Text of MEXICAN FOREIGN POLICY: TRENDS AND CONTINUITIES Under a Dominant Party NAFTA as Departure...
MEXICAN FOREIGN POLICY: TRENDS AND CONTINUITIES Under a Dominant Party NAFTA as Departure Post-NAFTA: The Fox Era Post-NAFTA: The Caldern Era Post-NAFTA: The Pea Nieto Era And Now? Jockeying for Position
PRINCIPLES UNDER THE PRI Nonintervention Enshrined in 1930s Protection of regime Pacifism (e.g. peaceful resolution of disputes) Domestic role for military Diplomacy in Central America Nationalism Assertions of sovereignty Nationalization of oil 1938 Preoccupation with USA Historical memories Insistence on autonomy (eg re Cuba) Emphasis on principles not interests
MEXICO AS REGIONAL LEADER Credentials Stable regime under civilian rule Revolutionary legacy Economic growth (Mexican miracle) Relationship with USA Absence of clear rivals Policies Protector of Cuba Role in Central America (eg joint declaration with France) Treaty of Tlatelolco 1962
THE BILATERAL COMMISSION Tension and conflict in U.S.-Mexican relations Blue-ribbon commission formed by Ford Foundation (1985-89) Co-chairs: William D. Rogers and Hugo Margin Released book-length report in both countries + 5 volumes of scholarly papers (1989) Ambiguities on a bilateral FTA Impacts in Mexico > USA Shaping terms of debate Focus on drugs and migration Analysis of public opinion Comparison with EU
NOTES ON PERSONNEL USA Lawrence Eagleburger, Secretary of State Henry Cisnero, Mayor of San Antonio Nancy Landon Kassebaum, Senator from Kansas Robert McNamara, himself Mexico Rosario Green, Secretary of Foreign Relations Juan Jos Bremer, Ambassador to USA Hctor Aguilar Camn, Cultural Journalism National Award, Literature Award Fernando Canales Clariond, Secretary of Economy and of Energy; Governor of Nuevo Len Carlos Fuentes, Miguel de Cervanates Prize, Belisario Domnguez Medal of Honor Arturo Sarukhan (RA), Ambassador to USA
NAFTA? WHY? WHY THEN? Global Scenario: Economic multipolarity and rivalry (Japan, EU) Geopolitical uncertainty Emphasis on geoeconomics U.S. Perspectives: Supplement to FTA with Canada Support for neoliberal reforms in Mexico Growing Mexican-American population within U.S. Mexican Perspectives: Exhaustion of alternatives (Europe, Japan) Need to stimulate growth in light of debt crisis Perpetuation of Salinista policies Fundamental change in orientatioin
NAFTA: WHAT IS IT? A free trade area: Not a customs union Nor a common market Characteristics: Uneven levels of development Cultural and political variation Hub-and-spoke arrangements (with U.S. at center) Absence of supranational authority (preservation of sovereignty)
ASSESSING RESULTS: THE PROBLEM OF CAUSE-AND-EFFECT NAFTA in comparison with: Initial expectations (and political rhetoric) Liberalization (mid-1980s) Global and/or U.S. economic conditions Long-term economic and social trends Short-term shocks (e.g., Mexican peso crisis of 1994-95)
ECONOMIC PERFORMANCE: EXPANSION OF TRADE General effects: More efficiency (in production and consumption) Greater market size (thus higher returns) Tougher competition Questions: 1. Who takes part in the trade? (55 % large firms, 40% maquiladoras, > 5% small firms (~ 2.1 million firms) 2. What about trade diversion?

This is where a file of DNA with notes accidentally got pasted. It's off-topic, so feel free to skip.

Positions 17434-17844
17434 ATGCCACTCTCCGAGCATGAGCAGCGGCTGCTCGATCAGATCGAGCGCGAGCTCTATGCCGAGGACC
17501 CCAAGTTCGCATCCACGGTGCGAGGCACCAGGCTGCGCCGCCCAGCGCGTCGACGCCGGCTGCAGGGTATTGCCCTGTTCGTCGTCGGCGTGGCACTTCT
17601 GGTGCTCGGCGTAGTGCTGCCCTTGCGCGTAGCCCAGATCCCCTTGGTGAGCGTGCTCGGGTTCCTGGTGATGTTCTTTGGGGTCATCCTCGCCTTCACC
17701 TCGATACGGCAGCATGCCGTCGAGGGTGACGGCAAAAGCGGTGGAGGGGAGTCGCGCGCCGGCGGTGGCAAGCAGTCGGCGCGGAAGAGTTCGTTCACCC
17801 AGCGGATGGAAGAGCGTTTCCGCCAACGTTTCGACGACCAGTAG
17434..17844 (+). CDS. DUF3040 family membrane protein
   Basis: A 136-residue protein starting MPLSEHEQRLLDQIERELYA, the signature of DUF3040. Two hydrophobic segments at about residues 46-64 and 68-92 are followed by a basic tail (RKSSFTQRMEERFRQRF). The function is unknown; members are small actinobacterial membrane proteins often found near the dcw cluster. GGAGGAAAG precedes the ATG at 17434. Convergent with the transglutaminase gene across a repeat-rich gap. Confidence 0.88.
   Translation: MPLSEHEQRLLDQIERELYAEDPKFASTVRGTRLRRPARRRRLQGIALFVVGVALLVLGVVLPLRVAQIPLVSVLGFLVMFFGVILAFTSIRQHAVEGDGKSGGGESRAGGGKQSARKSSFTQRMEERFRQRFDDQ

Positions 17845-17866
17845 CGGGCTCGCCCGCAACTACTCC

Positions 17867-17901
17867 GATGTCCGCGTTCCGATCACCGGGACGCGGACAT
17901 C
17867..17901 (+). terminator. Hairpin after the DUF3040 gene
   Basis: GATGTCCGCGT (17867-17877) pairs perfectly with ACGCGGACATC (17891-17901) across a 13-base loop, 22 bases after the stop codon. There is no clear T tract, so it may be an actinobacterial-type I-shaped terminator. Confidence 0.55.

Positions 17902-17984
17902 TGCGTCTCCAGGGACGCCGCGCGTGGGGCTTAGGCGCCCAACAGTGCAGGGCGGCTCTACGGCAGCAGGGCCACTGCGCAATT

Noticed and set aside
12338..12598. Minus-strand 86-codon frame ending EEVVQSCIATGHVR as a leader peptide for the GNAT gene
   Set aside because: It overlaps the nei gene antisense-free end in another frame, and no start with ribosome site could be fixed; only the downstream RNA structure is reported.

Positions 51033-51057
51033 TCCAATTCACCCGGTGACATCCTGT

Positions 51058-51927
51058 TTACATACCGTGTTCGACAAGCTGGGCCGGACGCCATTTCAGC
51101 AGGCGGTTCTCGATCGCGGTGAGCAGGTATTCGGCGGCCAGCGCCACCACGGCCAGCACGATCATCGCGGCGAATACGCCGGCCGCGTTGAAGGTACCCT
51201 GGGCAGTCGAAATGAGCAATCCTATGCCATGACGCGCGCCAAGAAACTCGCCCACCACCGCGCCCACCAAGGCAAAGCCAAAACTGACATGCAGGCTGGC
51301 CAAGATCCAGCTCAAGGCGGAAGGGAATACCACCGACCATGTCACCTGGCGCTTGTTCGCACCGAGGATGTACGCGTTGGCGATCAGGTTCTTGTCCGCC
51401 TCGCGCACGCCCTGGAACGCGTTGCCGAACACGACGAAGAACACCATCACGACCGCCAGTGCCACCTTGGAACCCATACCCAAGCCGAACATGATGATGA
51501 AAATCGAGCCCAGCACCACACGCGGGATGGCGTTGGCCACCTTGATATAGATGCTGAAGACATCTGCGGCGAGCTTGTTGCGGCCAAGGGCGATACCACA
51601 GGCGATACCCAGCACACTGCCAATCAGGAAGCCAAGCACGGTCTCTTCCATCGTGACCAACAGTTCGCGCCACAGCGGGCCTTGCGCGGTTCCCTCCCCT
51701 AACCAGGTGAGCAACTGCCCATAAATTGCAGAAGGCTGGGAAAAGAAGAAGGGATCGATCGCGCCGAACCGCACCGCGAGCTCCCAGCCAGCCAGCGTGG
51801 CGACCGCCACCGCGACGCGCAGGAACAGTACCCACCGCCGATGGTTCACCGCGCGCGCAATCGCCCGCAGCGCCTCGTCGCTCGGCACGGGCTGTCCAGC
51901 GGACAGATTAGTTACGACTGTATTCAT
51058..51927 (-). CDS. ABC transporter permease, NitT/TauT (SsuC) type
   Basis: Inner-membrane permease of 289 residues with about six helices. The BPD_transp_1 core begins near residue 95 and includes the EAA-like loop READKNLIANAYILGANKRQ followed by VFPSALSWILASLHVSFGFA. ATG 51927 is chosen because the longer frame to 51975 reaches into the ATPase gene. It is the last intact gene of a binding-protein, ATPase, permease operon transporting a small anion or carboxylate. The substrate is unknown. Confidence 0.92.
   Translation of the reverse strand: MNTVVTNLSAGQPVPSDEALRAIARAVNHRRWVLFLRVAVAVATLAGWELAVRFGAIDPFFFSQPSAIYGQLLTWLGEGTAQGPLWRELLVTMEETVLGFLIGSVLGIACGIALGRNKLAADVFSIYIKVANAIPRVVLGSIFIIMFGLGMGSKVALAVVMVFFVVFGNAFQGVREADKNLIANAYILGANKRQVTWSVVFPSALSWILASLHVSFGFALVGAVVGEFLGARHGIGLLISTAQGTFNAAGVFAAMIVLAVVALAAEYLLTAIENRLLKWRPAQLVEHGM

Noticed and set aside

Unforeseen Shocks: Mexican peso crisis of 1994-95 September 11, 2001 Drug-related violence, 2008-present Global financial crisis, 2008-11 Current Challenges: Expansion of the development gap Infrastructure (including roads) Migration Energy Security problems
POLITICAL EFFECTS The Public Assertion: Free Trade = Democracy The Silent Bargain: International Dimensions Political stability and social peace Access to petroleum Leverage vis--vis economic rivals Compliance on foreign policy
HEMISPHERIC INTEGRATION? 1. Expansion of NAFTA (through new memberships) 2. FTAA negotiating process (RIP) 3. Bilaterals and minilaterals: U.S.-Chile U.S.-Central America (+ Dominican Republic) U.S.-Peru U.S.-Colombia U.S.-Panama Alianza del Pacfico (Chile, Colombia, Mexico, Peru + others?)
POST-NAFTA: THE FOX ERA (2000-06) Democratic bonus, promotion of democracy and human rights Deliberate departure from PRI, turn toward USA Expectations re immigration reform Support for FTAA Claim to regional leadership, conflict with Hugo Chvez Post-9/11 Slow response on attacks Temporary seat on UN Security Council Opposition to invasion of Iraq Disputes with Cuba
POST-NAFTA: THE CALDERN ERA (2006-12) Cooperation with USA on drugs (Mrida Initiatve) Softening of stance toward Cuba Focus on position in Latin America (eg CELAC) Opposition to Honduran coup Disappointment over China Lowered pri0rity for foreign policy
POST-NAFTA: THE PEA NIETO ERA (2012- ) Cooperation with USA Focus on infrastructure and investment Alianza del Pacfico, Trans-Pacific Partnership High-level meetings with China (some projects cancelled) Observe USA-Cuba rapprochement Concern over Central America Ambivalence toward Latin America NB: Loss of popularity over economy and deaths of students